Choosing the right contractor for your home takes research!
Step One: Vet Companies Thoroughly
When you are getting ready to have a contractor remodel your home, it is important to do your homework and vet companies thoroughly. Your home is one of the most expensive items you own, and home improvement can run in the 10's of 1,000's of dollars. You want to make sure that the job will be done well, and you will be happy with the results. The worst thing you can do is to assume that a company will do a good job based solely on what you have heard in an ad or have seen on social media.
To get started:
It is wise to interview several contractors. To begin, choose only contractors who are licensed and bonded with the Arizona Registrar of Contractors. Check to see that they have owned and operated their own business, under the same name, for 5 years or longer. This is an important step as new construction businesses suffer an 86% failure rate.
Search the ROC:
Take the license number for each company that you are considering and search for it on the ROC website to verify their status and see if they have had past issues or not: ROC "Find A Contractor" Search
Here's what to look for on the ROC website:
- Verify that the license is in good standing, has not expired or been suspended and has no complaints against it. Check that the bond is funded.
- Make sure the company is licensed in the category that you are hiring them to do work in.
- Check the owners name listed on the sight. Does it match the current owner of the company? If not, this could mean they are borrowing another company's license. This can be a sign that a company is working under someone else's license- find out why.
- Run a search on the owner's name. Does he own other companies? If there are other companies that he owns, make sure to check them out as well.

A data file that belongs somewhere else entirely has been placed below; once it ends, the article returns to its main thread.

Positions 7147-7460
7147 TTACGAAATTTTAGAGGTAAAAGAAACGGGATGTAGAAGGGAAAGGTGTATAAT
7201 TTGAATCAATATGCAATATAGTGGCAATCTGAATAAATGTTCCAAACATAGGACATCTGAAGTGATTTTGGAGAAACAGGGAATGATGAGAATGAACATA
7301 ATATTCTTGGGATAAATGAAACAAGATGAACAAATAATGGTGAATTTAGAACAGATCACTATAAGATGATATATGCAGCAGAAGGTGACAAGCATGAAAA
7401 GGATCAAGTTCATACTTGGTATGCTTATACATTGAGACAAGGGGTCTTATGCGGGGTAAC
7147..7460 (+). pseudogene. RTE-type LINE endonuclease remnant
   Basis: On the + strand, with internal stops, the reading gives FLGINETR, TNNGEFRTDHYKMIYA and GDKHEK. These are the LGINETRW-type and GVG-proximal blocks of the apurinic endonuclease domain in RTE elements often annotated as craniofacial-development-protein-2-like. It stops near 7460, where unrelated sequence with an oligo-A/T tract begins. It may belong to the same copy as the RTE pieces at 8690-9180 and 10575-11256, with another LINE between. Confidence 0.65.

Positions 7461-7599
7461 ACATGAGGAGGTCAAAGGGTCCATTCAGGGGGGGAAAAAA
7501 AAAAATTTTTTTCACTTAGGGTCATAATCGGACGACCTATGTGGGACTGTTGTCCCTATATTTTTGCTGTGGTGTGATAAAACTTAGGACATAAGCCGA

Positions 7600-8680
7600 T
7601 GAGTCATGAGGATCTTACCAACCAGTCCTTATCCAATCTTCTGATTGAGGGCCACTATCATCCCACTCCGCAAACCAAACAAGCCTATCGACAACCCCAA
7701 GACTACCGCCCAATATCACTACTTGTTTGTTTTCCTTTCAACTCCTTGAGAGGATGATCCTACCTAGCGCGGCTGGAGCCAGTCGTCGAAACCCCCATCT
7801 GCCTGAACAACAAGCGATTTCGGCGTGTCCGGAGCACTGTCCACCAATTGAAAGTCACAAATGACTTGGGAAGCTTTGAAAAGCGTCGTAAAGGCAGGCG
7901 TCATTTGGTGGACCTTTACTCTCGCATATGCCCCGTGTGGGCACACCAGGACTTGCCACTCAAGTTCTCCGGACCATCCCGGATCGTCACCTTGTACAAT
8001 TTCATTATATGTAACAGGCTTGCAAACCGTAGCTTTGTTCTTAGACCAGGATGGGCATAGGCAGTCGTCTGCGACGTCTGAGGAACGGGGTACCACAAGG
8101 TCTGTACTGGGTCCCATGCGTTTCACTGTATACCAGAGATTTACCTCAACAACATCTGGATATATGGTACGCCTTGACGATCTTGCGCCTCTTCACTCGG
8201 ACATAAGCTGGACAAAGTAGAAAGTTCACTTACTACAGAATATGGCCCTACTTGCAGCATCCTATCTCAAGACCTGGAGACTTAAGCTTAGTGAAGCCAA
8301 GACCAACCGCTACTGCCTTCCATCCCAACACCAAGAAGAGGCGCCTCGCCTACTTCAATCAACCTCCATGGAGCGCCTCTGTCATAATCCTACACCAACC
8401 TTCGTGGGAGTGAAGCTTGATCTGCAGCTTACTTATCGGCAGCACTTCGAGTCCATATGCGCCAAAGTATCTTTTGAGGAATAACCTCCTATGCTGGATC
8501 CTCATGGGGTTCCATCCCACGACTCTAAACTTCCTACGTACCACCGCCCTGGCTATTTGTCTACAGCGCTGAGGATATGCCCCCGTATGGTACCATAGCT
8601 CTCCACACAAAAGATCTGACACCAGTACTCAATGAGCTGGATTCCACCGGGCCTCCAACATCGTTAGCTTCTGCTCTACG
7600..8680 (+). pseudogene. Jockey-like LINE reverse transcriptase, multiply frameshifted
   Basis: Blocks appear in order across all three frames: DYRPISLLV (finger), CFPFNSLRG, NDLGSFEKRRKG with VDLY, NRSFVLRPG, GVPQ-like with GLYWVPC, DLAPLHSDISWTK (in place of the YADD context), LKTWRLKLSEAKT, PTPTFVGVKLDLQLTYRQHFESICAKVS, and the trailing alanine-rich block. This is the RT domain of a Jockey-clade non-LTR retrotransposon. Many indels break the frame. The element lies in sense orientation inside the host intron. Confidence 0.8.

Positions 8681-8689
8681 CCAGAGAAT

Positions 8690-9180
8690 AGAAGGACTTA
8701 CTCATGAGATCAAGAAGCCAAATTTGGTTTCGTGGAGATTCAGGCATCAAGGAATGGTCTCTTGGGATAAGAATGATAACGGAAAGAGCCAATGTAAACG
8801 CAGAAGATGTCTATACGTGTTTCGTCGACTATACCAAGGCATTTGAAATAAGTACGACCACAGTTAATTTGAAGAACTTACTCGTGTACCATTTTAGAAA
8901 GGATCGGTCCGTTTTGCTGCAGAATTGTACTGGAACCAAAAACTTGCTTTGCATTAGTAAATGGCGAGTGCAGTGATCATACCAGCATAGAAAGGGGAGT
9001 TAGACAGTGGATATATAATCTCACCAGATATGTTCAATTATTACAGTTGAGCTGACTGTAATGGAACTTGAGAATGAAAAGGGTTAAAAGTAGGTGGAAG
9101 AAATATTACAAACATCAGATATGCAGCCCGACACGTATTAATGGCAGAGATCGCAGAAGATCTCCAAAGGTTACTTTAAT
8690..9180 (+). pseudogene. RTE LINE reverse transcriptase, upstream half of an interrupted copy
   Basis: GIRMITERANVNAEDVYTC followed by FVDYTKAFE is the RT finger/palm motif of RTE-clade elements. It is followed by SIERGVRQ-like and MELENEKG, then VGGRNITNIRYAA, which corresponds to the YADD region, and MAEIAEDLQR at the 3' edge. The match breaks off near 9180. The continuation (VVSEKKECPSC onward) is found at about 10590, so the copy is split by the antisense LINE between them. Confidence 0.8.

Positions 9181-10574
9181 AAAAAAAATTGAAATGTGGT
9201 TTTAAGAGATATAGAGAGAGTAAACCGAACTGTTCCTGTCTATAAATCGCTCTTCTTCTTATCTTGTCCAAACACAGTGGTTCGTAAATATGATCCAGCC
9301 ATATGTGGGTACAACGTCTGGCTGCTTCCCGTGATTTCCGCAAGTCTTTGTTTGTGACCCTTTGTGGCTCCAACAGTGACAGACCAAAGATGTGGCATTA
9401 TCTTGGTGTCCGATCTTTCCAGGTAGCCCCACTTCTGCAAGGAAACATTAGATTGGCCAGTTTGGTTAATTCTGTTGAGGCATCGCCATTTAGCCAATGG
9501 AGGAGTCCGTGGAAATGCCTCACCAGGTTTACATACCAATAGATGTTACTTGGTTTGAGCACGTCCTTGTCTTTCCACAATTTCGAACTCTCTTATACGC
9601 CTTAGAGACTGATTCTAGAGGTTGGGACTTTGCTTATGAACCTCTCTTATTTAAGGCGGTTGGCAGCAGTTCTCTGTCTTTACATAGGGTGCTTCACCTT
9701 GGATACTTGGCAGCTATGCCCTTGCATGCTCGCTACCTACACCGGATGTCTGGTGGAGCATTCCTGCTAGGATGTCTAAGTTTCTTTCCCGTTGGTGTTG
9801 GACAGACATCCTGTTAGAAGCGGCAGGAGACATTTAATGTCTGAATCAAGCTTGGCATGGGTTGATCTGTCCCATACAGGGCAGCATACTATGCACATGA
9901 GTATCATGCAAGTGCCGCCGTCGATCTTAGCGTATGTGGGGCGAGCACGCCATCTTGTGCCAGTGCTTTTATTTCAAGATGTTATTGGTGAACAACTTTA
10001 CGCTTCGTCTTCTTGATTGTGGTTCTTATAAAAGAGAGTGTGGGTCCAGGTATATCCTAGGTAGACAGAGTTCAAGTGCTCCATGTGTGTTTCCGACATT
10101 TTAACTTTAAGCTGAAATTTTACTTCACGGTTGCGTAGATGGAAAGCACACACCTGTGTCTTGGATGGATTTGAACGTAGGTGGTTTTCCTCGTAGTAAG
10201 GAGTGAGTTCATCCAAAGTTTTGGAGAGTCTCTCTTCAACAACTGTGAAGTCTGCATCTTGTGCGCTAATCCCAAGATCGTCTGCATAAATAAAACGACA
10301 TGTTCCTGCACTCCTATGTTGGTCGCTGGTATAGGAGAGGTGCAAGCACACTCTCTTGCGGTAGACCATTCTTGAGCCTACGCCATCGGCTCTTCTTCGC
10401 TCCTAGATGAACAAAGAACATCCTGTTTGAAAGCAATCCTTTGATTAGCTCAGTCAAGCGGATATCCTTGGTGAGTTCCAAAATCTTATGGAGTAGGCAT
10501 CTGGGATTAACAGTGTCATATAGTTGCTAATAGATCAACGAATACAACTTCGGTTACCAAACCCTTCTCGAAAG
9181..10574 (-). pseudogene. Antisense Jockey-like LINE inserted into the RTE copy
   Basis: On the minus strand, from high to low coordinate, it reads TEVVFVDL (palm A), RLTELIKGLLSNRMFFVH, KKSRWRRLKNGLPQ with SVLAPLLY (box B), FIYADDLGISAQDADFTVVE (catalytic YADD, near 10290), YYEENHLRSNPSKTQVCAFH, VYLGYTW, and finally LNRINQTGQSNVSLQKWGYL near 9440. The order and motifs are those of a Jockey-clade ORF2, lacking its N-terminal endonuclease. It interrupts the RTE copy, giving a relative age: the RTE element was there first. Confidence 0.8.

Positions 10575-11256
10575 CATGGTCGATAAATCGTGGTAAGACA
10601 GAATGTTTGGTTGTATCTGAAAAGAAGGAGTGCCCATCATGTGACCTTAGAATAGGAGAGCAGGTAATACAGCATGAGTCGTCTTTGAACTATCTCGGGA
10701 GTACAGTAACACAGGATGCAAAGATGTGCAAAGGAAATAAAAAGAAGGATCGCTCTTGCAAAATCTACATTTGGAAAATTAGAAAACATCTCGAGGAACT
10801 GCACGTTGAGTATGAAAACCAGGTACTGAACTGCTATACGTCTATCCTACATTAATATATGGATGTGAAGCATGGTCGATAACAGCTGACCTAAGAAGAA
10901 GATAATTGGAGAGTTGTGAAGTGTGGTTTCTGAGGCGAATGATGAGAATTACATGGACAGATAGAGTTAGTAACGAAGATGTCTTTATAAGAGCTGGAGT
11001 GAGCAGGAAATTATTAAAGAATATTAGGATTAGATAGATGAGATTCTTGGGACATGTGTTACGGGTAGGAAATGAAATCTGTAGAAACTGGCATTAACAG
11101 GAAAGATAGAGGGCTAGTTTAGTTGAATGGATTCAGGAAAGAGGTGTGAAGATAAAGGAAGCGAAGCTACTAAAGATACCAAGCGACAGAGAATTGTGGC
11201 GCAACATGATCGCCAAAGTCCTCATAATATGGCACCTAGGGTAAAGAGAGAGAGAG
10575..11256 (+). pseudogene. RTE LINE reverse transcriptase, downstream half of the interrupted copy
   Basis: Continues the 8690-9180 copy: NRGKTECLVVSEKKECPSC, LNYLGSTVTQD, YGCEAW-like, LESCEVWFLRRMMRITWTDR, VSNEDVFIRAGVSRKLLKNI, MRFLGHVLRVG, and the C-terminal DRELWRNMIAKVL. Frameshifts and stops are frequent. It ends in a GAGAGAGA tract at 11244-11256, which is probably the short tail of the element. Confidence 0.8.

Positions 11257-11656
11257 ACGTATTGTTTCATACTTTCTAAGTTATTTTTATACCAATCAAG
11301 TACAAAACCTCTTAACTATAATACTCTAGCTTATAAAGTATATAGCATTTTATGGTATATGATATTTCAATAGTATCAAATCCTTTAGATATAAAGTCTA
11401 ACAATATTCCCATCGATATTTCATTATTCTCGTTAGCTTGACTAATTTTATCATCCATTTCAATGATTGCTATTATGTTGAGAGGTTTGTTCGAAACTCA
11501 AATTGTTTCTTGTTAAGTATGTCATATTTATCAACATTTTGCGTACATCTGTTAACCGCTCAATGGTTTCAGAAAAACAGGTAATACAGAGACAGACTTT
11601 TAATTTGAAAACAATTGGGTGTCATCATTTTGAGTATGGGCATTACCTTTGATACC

- How much are they licensed and bonded for? Preferably, the amount is equal to the amount of work they do during the year. Take note of when their bond and insurance expire. Make sure that the license and insurance will be good for the duration of your project.
Step Two: The Dating Phase
Schedule an appointment with each company that you are considering. Take note of everything! If this is a big project you will be spending a lot of time with the people who work at the company and in your home. Your relationship with the company will likely be a long one as you will want them to be around for any warranty issues.
- Are they friendly and polite? Are they dressed neatly? How are you greeted when you call the office?
- Are they timely? Did they call back when they said they would? Did they show up at your home on time? If they aren't on time during the dating phase with an appointment, don't expect them to be on time with an entire job! Timeliness is either important to them or it is not.
- Being on time is a good indication that they will be respectful of your schedule as well as committed, concentrated and focused on getting a job done.
- Visit one of their job sites: Is it clean and organized? Are there piles of trash or litter? Is the job sight generally picked up? Have they been respectful as to where they park?